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The Latest: Biden praises gov’t OK of his formal transition

Brittany Jordan



WASHINGTON (AP) — The Latest on President-elect Joe Biden (all times local):

1:35 p.m.

President-elect Joe Biden says he is “pleased” that his administration has officially been allowed to begin the transition process in filling out a new government.

Biden said Tuesday in Wilmington, Delaware, that receiving the transitional status known as “ascertainment” would allow his team to “prepare to meet the challenges at hand” in transferring power from the Trump administration to his own.

Late Monday, the General Services Administration “ascertained” that Biden is the apparent winner of this month’s presidential election. That process gives the incoming president and his team access to officials at federal agencies and directs the Justice Department to work on security clearances for transition team members and Biden political appointees.

Biden spoke as he rolled out his picks to fill top national security slots in his Cabinet including secretary of state, national security adviser and a new, Cabinet-level post dedicated to climate change. He said he hoped his nominees receive a prompt confirmation process.



President-elect Joe Biden formally introduced his national security team to the nation, building out a team of Obama administration alumni that signals his shift away from the Trump administration’s “America First” policies and a return to U.S. engagement on the global stage.

Read more:

— Biden transition gets government OK after Trump out of options

— Biden certified as winner of Pennsylvania presidential vote



1:20 p.m.

President-elect Joe Biden says his national security team will lead the way in reflecting the fact that “America is back” on the world stage.

During a speech Tuesday in Wilmington, Delaware, Biden said that his team would “embody my core beliefs that America is strongest when it works with its allies.”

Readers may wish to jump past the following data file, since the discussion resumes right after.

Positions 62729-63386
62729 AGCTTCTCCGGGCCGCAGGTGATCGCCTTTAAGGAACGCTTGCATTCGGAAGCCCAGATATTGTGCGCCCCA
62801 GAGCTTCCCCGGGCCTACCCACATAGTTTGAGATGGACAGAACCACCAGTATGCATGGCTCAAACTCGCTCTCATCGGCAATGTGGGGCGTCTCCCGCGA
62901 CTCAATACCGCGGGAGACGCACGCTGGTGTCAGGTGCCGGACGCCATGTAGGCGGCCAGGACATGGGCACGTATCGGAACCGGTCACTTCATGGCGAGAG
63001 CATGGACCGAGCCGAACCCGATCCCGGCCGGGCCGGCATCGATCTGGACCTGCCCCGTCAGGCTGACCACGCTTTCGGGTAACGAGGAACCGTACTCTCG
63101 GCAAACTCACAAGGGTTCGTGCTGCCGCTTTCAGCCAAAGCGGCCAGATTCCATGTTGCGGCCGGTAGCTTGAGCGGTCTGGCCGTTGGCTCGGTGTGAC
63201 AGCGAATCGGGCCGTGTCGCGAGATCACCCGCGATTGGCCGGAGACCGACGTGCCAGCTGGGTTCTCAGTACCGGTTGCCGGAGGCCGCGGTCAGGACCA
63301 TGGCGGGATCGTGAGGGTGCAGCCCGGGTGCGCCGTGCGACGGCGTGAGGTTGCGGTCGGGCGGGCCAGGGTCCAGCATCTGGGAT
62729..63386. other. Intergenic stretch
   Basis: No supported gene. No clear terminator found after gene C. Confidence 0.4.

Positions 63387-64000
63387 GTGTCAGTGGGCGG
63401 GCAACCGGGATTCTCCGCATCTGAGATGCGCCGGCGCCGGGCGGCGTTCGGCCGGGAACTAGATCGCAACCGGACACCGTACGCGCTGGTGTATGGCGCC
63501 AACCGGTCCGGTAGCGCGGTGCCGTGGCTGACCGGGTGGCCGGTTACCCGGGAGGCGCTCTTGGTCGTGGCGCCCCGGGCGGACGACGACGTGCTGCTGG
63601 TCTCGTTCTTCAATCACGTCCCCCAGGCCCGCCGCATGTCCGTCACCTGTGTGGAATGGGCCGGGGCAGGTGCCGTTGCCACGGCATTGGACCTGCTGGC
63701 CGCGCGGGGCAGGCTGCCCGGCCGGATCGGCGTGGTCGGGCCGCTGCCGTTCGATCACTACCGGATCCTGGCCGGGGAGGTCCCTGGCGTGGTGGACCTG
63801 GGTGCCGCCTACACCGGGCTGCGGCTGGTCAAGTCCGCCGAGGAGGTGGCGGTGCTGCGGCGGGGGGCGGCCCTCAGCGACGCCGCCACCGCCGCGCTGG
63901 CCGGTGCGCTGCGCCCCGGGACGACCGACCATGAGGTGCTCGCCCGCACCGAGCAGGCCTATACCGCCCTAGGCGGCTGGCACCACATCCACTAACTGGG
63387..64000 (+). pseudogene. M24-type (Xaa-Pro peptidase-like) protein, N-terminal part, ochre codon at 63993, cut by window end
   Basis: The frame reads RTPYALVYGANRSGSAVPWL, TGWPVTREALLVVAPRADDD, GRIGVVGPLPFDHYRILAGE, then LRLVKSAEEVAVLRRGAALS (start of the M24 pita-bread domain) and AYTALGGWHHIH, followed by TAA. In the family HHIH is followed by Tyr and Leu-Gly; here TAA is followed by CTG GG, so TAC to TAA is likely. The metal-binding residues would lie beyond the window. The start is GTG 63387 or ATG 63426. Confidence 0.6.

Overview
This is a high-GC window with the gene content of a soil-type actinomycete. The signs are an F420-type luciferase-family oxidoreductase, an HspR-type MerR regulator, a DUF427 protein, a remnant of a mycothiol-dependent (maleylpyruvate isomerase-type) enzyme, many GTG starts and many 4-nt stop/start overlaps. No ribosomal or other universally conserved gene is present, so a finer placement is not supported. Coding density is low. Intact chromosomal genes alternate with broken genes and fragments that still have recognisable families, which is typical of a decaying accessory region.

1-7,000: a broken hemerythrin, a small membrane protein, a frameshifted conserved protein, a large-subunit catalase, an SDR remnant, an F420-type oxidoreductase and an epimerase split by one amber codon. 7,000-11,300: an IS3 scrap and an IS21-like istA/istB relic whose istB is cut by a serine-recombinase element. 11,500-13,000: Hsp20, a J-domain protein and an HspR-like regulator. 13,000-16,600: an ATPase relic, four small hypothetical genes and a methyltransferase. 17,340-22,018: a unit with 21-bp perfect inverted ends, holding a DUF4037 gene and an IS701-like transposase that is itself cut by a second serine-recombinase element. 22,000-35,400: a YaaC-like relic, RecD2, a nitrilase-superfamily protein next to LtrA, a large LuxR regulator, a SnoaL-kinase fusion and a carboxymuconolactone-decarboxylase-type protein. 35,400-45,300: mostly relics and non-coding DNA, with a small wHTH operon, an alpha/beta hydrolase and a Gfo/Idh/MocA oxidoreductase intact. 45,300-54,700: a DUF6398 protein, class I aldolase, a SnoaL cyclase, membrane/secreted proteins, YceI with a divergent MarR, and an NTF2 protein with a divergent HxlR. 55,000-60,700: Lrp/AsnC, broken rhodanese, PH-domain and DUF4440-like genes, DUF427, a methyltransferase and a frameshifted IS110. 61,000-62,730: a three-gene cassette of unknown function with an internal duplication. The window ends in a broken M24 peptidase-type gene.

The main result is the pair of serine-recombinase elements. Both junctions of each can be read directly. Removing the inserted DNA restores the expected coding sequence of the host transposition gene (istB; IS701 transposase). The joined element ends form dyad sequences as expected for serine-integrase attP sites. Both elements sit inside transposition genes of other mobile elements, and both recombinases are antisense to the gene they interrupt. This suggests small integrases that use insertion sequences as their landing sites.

In rolling out his national security picks, including top posts for State Department and Department of Homeland Security, Biden said the nominees show “experience and leadership, fresh thinking and perspective and an unrelenting belief in the promise of America.”

The State Department alone has seen a significant number of departures from its senior and rising mid-level ranks during the Trump administration. Many diplomats have opted to retire or leave the foreign service, given limited prospects for advancements under an administration they believed did not value their expertise.


1:10 p.m.

A leading Republican political committee has begun airing a campaign ad warning that if a Democratic Senate candidate wins a January runoff election in Georgia, liberals will “control everything” in Washington.

The choice of words is noteworthy because it implies that President Donald Trump has been defeated by Joe Biden. That’s a fact that Trump has refused to acknowledge more than two weeks after the election was called for the Democrat, and that many top Republicans have also been loath to concede.

The Senate Leadership Fund began airing the ad Tuesday. It attacks Democrat Jon Ossoff, who is challenging incumbent GOP Sen. David Perdue. The ad says Ossoff supports “liberal megadonors’” agenda of “job-killing tax hikes, economy-killing regulations.”

The ad says, “The radical left bought Ossoff. Because if he wins, they control everything, and we lose.”

The spot began airing the morning after the General Services Administration formally agreed to let the transition to a Biden administration begin. The leadership fund is closely aligned with Senate Majority Leader Mitch McConnell, R-Ky.

There is also a second runoff in Georgia pitting incumbent GOP Sen. Kelly Loeffler against Democrat Raphael Warnock.

Democrats must win both Georgia races to capture the Senate majority. That would create a 50-50 chamber, which Democrats would control because Vice President-elect Kamala Harris would cast the tie-breaking vote.

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Brittany Jordan is an award-winning journalist who reports on breaking news in the U.S. and globally for the Federal Inquirer. Prior to her position at the Federal Inquirer, she was a general assignment features reporter for Newsweek, where she wrote about technology, politics, government news and important global events around the world. Her work has also appeared in the Washington Post, the South Florida Sun-Sentinel, Toronto Star, Frederick News-Post, West Hawaii Today, the Miami Herald, and more. Brittany enjoys food, travel, photography, and hoarding notebooks and journals. Her goal is to do more longform features journalism, narrative writing and documentary work, and to one day write a successful novel and screenplay.

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